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Please use this identifier to cite or link to this item: http://hdl.handle.net/10204/6088

Title: An algorithm for detecting trophic status (chlorophyll-a), cyanobacterial-dominance, surface scums and floating vegetation in inland and coastal waters
Authors: Matthews, MW
Bernard, S
Robertson, L
Keywords: Trophic status
Eutrophication
Water quality
Cyanobacterial-dominance
Cyanobacteria
Surface scums
Floating vegetation
Medium Resolution Imaging Spectrometer
MERIS
Optical remote sensing
Chlorophyll-a
Benguela
Hartbeespoort
Zeekoevlei
Loskop
Issue Date: Sep-2012
Publisher: Elsevier
Citation: Matthews, MW, Bernard, S and Robertson, L. 2012. An algorithm for detecting trophic status (chlorophyll-a), cyanobacterial-dominance, surface scums and floating vegetation in inland and coastal waters. Remote Sensing of Environment, vol. 124, pp. 637-652
Series/Report no.: Workflow;8471
Abstract: A novel algorithm is presented for detecting trophic status (chlorophyll-a), cyanobacterial blooms (cyano-blooms), surface scum and floating vegetation in coastal and inland waters using top-ofatmosphere data from the Medium Resolution Imaging Spectrometer (MERIS). The Maximum Peak Height algorithm (MPH) uses a baseline subtraction procedure to calculate the height of the dominant peak across the red and near-infrared (NIR) MERIS bands between 664 and 885 nm caused by sun-induced chlorophyll fluorescence (SICF) and particulate backscatter. Atmospheric correction of the MERIS TOA reflectance data for gaseous absorption and Rayleigh scattering proved adequate given the spectral proximity of the relevant bands and the sufficiently large di erential spectral signal. This avoided the need to correct for atmospheric aerosols, a procedure which is typically prone to large errors in turbid and high-biomass waters. A combination of switching algorithms for estimating chl-a were derived from coincident in situ chl-a and MERIS bottom-of-rayleigh reflectance measurements. These algorithms are designed to simultaneously handle a wide trophic range, from oligotrophic/mesotrophic waters (chl-a < 20 mg.m-3), to eutrophic/hypertrophic waters (chl-a > 20 mg.m-3) and surface scums or dry floating algae or vegetation (dystrophic, chl-a > 500 mg.m 3). In addition, cyanobaceria-dominant waters were di erentiated from those dominated by prokaryote species (dinoflagellates/diatoms) on the basis of the magnitude of the MPH variable. This is supported by evidence that vacuolate cyanobacteria (e.g. Microcystis aeruginosa) possess enhanced chl-a specific backscatter which is an important bio-optical distinguishing feature. This enables these broad algal classes to be distinguish with some certainty from space. A flag based on cyanobacteria-specific spectral pigmentation and fluorescence features was also used to identify cyanobacterial dominance in eutrophic waters. An operational algorithm for use with prokaryote-algae for chl-a in the range 0.5 - 350.4 mg.m-3 gave a coefficient of determination of 0.71 and a mean absolute percentage error (mape) of 60% (N=48). An algorithm for cyano-dominant waters had an r2 of 0.58 for chl-a between 33 and 362.5 mg.m-3 and an error of 33.7% (N=17). Example applications demonstrate how the MPH algorithm can o er rapid and e ective assessment of trophic status, cyano-blooms, surface scums and floating vegetation in inland and coastal waters.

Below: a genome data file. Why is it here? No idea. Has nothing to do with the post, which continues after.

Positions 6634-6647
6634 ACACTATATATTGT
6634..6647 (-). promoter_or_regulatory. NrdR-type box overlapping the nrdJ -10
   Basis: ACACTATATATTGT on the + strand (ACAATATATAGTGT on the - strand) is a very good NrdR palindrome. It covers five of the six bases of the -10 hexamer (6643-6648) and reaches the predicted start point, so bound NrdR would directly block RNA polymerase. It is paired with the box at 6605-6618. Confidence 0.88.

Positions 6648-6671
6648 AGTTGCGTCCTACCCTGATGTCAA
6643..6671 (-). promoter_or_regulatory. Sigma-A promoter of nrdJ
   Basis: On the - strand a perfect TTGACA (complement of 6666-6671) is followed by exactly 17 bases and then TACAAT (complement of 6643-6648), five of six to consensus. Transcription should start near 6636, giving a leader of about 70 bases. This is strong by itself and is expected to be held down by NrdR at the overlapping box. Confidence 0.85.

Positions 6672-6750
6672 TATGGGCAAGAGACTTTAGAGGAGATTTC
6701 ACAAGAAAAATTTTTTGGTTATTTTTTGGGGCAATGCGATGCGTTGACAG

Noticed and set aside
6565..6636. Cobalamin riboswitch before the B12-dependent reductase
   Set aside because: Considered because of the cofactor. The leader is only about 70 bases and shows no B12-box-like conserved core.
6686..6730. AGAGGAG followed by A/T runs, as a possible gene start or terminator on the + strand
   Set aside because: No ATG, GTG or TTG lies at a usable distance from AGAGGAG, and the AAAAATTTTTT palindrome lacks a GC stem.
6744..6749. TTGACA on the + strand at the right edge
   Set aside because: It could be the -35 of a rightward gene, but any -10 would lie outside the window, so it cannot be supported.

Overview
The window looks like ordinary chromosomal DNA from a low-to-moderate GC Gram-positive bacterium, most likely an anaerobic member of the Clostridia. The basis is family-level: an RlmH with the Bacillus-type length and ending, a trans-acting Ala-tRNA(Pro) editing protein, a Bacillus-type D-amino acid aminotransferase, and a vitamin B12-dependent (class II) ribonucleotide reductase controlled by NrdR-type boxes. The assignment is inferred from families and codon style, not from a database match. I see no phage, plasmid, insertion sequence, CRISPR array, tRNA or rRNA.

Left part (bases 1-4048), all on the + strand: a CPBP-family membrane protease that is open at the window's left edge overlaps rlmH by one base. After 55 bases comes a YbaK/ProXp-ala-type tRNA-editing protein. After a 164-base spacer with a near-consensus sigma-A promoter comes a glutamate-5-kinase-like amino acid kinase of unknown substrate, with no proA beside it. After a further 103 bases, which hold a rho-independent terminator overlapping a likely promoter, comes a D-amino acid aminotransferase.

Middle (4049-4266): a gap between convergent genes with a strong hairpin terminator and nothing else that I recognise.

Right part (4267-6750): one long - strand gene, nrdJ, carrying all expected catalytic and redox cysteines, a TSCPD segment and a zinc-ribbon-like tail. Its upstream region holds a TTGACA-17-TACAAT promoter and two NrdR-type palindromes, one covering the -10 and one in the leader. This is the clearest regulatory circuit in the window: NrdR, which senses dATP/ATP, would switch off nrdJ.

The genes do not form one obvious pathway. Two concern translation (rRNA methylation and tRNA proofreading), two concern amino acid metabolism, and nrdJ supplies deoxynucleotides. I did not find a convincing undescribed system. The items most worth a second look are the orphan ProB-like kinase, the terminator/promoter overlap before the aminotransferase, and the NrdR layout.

Description: Copyright: 2012 Elsevier. This is a pre-print version of the work. The definitive version is published in Remote Sensing of Environment, vol. 124, pp. 637-652
URI: http://www.sciencedirect.com/science/article/pii/S0034425712002350
http://hdl.handle.net/10204/6088
ISSN: 0034-4257
Appears in Collections:Earth observation
General science, engineering & technology
Earth observation technologies

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